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2002 Josef Leitz Rudesheimer Berg Schlossberg Riesling Spatlese
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no stars Points | Stephen Tanzer's IWC - January/February 2004

($40) This represents the botrytized material picked into separate baskets while the healthy fruit was being selected for the dry Schlossberg Spatlese, and really it is like a little Beerenauslese. Leaving aside whether such a thing is what one wants or expects in a wine labeled Spatlese, the results are impressively rich and ethereally aromatic. Musk, lily and honey aromas lead to a rich, creamy palate redolent of flowers and pit fruit preserves, clearly using the slate terroir as a sounding board in the manner of a great Middle Mosel riesling. Intense inner-mouth esters and a high-pitched, honeyed sweetness of sheer botrytisin emphasize the wine's Beerenauslese character, but the balance allows one to appreciate amazing nuances of flower, fruit and slate in the finish without too dominant a sweetness. 2 stars.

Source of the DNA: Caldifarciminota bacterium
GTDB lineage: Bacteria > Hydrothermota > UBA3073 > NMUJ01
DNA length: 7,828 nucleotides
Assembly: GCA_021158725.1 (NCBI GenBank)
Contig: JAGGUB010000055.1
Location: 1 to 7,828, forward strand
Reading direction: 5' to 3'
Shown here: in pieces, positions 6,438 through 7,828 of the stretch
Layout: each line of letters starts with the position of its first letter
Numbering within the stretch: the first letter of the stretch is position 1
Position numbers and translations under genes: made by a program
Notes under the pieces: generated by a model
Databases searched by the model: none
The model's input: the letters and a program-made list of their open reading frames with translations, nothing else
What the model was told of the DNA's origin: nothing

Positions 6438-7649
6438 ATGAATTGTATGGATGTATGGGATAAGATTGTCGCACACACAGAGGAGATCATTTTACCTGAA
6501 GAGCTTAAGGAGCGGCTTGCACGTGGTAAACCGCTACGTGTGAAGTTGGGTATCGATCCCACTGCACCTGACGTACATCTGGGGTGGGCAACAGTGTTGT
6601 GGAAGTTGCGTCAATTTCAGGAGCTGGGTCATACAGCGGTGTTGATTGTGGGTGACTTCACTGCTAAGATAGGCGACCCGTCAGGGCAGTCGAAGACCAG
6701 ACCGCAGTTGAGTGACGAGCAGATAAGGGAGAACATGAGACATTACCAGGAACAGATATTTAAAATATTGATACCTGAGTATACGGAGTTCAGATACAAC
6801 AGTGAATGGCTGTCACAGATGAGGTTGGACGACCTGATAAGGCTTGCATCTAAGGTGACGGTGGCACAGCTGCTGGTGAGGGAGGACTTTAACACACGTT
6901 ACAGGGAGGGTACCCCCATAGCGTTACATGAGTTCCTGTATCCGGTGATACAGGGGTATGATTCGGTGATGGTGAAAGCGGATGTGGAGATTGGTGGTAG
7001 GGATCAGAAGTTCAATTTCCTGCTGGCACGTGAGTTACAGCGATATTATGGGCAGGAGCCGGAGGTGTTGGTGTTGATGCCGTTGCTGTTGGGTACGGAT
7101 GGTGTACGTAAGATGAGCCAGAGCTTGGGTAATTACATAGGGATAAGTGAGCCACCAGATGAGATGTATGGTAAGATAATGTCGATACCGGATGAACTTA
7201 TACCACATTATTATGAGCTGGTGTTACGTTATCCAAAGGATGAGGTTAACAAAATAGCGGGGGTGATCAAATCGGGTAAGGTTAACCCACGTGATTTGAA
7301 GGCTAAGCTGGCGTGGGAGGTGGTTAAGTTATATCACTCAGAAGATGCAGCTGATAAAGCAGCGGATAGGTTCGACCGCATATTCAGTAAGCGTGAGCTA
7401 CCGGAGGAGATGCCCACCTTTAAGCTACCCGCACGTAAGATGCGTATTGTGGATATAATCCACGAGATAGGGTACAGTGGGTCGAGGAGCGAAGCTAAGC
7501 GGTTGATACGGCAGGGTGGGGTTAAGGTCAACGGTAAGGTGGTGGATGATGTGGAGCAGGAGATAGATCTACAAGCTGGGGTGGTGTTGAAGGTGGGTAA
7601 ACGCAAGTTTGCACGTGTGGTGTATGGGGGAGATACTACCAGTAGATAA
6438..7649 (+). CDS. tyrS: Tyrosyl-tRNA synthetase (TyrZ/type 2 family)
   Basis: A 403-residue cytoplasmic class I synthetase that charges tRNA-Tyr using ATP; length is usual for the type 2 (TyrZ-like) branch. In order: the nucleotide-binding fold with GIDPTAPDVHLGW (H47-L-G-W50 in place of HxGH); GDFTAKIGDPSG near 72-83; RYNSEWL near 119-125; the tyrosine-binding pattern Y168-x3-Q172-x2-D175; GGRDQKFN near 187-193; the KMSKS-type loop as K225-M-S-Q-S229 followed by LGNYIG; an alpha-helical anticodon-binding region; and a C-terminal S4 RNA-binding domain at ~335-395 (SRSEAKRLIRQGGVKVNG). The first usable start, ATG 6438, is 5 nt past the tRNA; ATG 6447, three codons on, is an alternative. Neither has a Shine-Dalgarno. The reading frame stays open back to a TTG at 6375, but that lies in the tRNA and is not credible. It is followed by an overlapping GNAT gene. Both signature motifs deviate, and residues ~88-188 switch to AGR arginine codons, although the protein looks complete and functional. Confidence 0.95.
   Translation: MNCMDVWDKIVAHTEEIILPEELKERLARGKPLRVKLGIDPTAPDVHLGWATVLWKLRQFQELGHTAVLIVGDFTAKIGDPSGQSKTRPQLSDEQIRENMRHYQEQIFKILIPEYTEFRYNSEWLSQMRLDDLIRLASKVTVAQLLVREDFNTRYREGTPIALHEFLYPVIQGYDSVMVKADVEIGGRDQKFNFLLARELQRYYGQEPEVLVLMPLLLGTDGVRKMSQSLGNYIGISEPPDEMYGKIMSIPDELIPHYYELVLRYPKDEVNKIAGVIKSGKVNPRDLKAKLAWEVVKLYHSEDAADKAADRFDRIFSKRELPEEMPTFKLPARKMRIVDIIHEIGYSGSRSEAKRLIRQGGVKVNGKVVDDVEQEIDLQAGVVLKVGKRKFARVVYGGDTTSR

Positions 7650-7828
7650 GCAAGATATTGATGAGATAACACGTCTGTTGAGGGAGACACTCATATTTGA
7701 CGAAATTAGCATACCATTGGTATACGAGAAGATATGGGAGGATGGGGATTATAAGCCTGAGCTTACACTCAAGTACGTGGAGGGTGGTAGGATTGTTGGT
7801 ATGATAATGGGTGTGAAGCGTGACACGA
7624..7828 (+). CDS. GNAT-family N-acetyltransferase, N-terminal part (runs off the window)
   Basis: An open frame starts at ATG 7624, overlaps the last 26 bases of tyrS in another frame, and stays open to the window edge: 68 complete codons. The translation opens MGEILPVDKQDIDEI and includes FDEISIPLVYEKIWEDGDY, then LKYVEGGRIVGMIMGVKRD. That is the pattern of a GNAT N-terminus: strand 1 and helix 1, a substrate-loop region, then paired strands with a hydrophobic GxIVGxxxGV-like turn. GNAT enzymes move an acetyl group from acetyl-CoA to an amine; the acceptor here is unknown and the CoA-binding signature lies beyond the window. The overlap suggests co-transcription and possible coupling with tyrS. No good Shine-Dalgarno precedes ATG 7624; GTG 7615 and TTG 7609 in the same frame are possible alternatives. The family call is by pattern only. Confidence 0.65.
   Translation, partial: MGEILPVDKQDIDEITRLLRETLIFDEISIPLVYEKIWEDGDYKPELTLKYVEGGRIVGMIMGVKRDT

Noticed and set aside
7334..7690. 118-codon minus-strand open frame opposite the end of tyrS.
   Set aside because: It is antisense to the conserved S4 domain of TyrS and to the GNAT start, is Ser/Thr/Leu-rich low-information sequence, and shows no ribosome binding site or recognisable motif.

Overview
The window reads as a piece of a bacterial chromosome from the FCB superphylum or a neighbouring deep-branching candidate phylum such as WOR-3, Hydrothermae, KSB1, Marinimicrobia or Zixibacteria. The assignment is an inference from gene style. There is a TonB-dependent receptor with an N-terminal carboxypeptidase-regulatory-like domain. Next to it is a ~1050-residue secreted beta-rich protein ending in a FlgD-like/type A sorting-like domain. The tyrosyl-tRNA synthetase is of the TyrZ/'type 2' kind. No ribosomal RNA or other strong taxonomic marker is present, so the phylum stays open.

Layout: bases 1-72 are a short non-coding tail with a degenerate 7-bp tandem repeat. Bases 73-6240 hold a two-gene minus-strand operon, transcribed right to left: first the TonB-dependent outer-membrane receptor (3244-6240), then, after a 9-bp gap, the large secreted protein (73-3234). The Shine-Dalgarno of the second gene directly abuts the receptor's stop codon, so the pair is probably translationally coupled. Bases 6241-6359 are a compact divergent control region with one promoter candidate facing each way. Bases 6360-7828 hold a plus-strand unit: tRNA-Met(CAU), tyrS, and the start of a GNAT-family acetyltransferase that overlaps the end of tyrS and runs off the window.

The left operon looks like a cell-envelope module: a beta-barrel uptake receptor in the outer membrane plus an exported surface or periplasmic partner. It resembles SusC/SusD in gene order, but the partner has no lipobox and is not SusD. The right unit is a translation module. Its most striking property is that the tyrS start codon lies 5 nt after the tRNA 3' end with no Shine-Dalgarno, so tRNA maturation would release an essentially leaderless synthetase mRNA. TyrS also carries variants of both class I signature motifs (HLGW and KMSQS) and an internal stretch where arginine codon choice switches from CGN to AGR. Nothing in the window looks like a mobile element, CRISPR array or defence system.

94 Points | Robert Parker's The Wine Advocate

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About Germany

German vintners and Germany's wine law have often been their own worst enemies, and consumers understandably bemoan the unintelligibility of the labels as well as the mediocre quality of so many commercial-grade wines. It is a shame if this situation acts as a barrier to appreciating some of the world's most distinctive and versatile wines.
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The Riesling grape may scare away some wine novices. In Germany, where the grape reaches its finest expression, labels hew to a rigid, abstruse set of classifications, leaving newcomers with little idea what they may be looking at. Furthermore, many wine drinkers' early experiences with sweet wines from Germany (think Blue Nun), have not been especially rewarding. We say that it's your loss if you continue to fear the...
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